Radiant Exitance (real surface)
In radiometry, radiant exitance is the radiant flux emitted by a surface per unit area, and spectral exitance is the radiant exitance of a surface per unit frequency or wavelength, depending on whether the spectrum is taken as a function of frequency or of wavelength. This is the emitted component of radiosity. The SI unit of radiant exitance is the watt per square metre (W/m2), while that of spectral exitance in frequency is the watt per square metre per hertz (W·m−2·Hz−1) and that of spectral exitance in wavelength is the watt per square metre per metre (W·m−3)—commonly the watt per square metre per nanometre (W·m−2·nm−1). The CGS unit erg per square centimeter per second (erg·cm−2·s−1) is often used in astronomy. “Radiant emittance” is an old term for this quantity. Radiant exitance is often called “intensity” in branches of physics other than radiometry, but in radiometry this usage leads to confusion with radiant intensity.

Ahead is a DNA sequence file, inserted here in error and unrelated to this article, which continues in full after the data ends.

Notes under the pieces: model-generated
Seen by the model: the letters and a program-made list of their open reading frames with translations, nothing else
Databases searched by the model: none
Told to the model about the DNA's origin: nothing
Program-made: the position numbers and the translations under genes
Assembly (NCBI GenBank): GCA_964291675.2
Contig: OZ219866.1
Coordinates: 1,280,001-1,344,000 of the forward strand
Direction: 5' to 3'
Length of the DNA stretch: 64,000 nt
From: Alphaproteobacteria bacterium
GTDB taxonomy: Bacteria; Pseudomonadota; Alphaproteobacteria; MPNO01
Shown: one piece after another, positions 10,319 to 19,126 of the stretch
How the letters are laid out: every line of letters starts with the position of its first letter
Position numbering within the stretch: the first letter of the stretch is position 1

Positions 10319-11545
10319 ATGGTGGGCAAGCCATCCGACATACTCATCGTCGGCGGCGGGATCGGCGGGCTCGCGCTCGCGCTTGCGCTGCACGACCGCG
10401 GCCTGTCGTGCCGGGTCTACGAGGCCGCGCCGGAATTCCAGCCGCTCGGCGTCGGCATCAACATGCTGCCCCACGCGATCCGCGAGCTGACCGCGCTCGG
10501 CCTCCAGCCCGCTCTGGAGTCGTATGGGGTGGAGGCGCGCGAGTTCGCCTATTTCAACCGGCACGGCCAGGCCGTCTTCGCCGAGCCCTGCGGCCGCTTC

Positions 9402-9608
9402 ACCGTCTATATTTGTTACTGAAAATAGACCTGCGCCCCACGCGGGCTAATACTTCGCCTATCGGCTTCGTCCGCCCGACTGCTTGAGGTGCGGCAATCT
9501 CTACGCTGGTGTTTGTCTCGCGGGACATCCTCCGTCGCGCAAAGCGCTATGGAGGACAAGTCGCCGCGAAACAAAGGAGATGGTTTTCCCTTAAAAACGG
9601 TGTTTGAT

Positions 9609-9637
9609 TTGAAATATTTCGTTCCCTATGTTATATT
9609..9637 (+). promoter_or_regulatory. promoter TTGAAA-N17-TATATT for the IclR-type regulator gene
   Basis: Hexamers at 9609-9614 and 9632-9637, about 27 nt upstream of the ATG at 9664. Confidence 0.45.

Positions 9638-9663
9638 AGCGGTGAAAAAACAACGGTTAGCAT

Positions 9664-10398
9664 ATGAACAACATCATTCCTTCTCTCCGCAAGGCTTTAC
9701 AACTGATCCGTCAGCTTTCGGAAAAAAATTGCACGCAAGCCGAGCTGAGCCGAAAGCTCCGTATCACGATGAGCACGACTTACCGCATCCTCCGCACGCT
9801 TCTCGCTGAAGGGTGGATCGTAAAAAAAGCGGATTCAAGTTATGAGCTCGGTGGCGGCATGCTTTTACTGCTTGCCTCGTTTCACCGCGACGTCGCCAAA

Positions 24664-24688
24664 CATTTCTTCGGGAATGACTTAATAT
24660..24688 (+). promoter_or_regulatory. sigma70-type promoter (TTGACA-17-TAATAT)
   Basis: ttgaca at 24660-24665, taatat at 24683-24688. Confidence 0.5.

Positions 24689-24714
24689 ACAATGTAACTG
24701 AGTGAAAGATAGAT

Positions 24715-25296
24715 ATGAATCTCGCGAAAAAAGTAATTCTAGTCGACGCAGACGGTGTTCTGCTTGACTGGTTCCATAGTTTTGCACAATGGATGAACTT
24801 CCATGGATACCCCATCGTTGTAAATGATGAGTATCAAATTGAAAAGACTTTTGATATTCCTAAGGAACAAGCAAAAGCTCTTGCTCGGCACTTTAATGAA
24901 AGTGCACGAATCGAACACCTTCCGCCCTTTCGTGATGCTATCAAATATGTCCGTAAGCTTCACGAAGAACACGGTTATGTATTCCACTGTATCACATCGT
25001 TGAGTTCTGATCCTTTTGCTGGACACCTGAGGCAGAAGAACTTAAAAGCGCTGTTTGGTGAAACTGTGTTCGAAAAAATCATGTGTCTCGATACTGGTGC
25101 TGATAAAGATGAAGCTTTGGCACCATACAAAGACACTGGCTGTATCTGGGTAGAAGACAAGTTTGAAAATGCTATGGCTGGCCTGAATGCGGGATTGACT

The radiance exitance of a black surface, according to the Stefan–Boltzmann law, is equal to the shown formula.Related formulas
|Me||radiant exitance (watt/m2)|
|T||temperature of that surface (K)|